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Why did Stalin make the "Great Turn"?

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Why did Stalin make the "Great Turn"? Many Communists saw the NEP as a retreat from Communist Ideology. It was seen as a promotion of private ownership, trade and profit, as well as being responsible for the rise in new "petty bourgeoisie" classes such as NEP men and Kulaks. It was seen as a policy that promoted the interests of the peasantry, a group that were seen as generally capitalist and potentially threatening to the pace of revolution. Thus a policy of increased state control of industry and commerce would rid the state of these contradictory classes. It would push Russia further onwards in terms of a state free from private trade and ownership. However ideology is often seen as Stalin's weak point however, since he is often thought of as frequently changing policies to further his political aspirations. ...read more.


The problems in ideology could be seen to link to the problems with agriculture as it was the Kulak class that Stalin held responsible for hoarding the grain and demanding higher prices for it, thus if the ideology changed to rid Soviet society of such elements, then haste could be seen to be of importance. However this was not the only problem with Russian agriculture. Farming methods were fundamentally backwards and unproductive, to the extent that parts of Russia were up to 500 years behind Britain. Furthermore the peasantry, who had little notion of communist ideology, could hold the government to ransom under the conditions of the NEP, since they controlled agricultural production. This situation was undesirable in a country so reliant on agriculture for its industry, since grain needed to be procured to provide capital investment to fund industry, and also to feed the urban workforce. ...read more.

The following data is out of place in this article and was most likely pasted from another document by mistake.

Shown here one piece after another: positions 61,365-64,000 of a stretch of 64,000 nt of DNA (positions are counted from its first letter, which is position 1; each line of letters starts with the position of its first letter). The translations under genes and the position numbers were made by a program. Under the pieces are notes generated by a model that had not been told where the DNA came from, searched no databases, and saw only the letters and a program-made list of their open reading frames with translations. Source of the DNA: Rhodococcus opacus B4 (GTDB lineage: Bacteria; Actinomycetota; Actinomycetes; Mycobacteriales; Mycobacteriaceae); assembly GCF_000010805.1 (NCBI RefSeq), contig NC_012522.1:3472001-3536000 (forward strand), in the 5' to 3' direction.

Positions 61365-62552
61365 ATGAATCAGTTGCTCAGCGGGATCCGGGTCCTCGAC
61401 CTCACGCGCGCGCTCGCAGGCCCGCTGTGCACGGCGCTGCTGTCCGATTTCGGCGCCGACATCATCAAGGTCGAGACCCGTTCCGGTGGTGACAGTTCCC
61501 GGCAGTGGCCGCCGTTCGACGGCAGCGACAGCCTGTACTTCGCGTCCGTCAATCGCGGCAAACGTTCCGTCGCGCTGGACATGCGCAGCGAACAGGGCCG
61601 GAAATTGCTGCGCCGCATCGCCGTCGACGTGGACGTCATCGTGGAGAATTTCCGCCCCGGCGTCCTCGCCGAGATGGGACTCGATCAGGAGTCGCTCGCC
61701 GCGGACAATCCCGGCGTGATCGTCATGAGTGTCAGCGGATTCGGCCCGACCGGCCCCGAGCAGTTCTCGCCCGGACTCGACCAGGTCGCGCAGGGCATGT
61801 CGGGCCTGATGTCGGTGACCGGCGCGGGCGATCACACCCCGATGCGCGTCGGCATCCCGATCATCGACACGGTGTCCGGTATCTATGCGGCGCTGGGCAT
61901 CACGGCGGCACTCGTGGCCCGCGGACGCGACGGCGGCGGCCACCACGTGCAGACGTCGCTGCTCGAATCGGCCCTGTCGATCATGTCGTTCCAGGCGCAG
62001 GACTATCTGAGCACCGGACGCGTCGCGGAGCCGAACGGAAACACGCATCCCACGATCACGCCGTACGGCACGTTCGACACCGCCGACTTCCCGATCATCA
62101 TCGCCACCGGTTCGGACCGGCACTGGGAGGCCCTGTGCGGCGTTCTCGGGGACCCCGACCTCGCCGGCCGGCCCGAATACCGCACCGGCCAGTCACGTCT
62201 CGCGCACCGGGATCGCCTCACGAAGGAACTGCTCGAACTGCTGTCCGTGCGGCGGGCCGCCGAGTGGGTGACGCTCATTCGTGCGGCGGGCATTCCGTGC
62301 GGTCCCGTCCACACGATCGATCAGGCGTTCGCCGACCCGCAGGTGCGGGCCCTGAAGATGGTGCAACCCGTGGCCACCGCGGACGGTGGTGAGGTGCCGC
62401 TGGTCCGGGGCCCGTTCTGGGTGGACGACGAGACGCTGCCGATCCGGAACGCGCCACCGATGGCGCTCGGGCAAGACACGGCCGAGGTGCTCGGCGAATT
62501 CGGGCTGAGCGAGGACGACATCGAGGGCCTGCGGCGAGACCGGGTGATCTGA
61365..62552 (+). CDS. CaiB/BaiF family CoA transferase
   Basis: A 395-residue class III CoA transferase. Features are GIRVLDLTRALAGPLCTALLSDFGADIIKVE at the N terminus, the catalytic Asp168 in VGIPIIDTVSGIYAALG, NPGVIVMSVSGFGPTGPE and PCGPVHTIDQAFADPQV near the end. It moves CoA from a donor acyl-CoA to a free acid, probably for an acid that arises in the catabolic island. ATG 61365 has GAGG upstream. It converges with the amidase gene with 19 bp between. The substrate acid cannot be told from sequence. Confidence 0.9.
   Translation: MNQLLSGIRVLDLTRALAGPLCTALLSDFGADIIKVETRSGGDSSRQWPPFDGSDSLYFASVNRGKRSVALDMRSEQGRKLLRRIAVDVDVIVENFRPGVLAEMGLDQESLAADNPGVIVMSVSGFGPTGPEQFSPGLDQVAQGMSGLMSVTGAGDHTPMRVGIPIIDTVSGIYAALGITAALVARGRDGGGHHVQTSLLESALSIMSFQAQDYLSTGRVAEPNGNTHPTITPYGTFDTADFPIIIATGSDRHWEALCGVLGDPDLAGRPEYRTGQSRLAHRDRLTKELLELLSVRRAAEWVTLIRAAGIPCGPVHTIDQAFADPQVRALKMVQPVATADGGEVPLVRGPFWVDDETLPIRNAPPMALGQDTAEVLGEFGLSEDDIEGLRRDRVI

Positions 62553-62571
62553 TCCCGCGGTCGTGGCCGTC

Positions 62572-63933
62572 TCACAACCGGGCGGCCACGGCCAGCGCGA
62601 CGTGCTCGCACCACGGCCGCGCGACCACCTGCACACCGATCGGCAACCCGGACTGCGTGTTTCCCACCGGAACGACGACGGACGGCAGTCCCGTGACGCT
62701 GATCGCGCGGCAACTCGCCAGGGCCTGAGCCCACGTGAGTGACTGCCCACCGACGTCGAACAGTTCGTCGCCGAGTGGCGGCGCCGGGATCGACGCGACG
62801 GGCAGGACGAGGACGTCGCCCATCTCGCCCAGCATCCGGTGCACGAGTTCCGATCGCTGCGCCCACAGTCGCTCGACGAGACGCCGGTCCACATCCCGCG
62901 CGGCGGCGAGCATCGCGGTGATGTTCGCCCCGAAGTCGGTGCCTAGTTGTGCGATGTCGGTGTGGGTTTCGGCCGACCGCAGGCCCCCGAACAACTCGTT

Britain and Poland had broken off diplomatic relations with Stalin, as well as Chinese Nationalists attacking Communists. These were combined with existing fears that the West were set on destroying Communism, after they gave the Whites assistance during the Civil War. On encountering the choice between speeding up modernisation, thereby increasing military strength, and remaining vulnerable and at the mercy of the peasantry (as the Tsar found himself in 1916 after grain shortfalls). If this situation was, as some historians argue, the case then Stalin stood up to the challenge and took decisive action, thereby initiating his "Great Turn" more quickly to deal with a hostile political climate. Therefore I conclude, that the need for security from invasion acted as a catalyst, in initiating Soviet reform of agriculture and ideology, although without the distinct inefficiency of Soviet agriculture or the mass discontent at the NEP, then this would not have been the case. ...read more.

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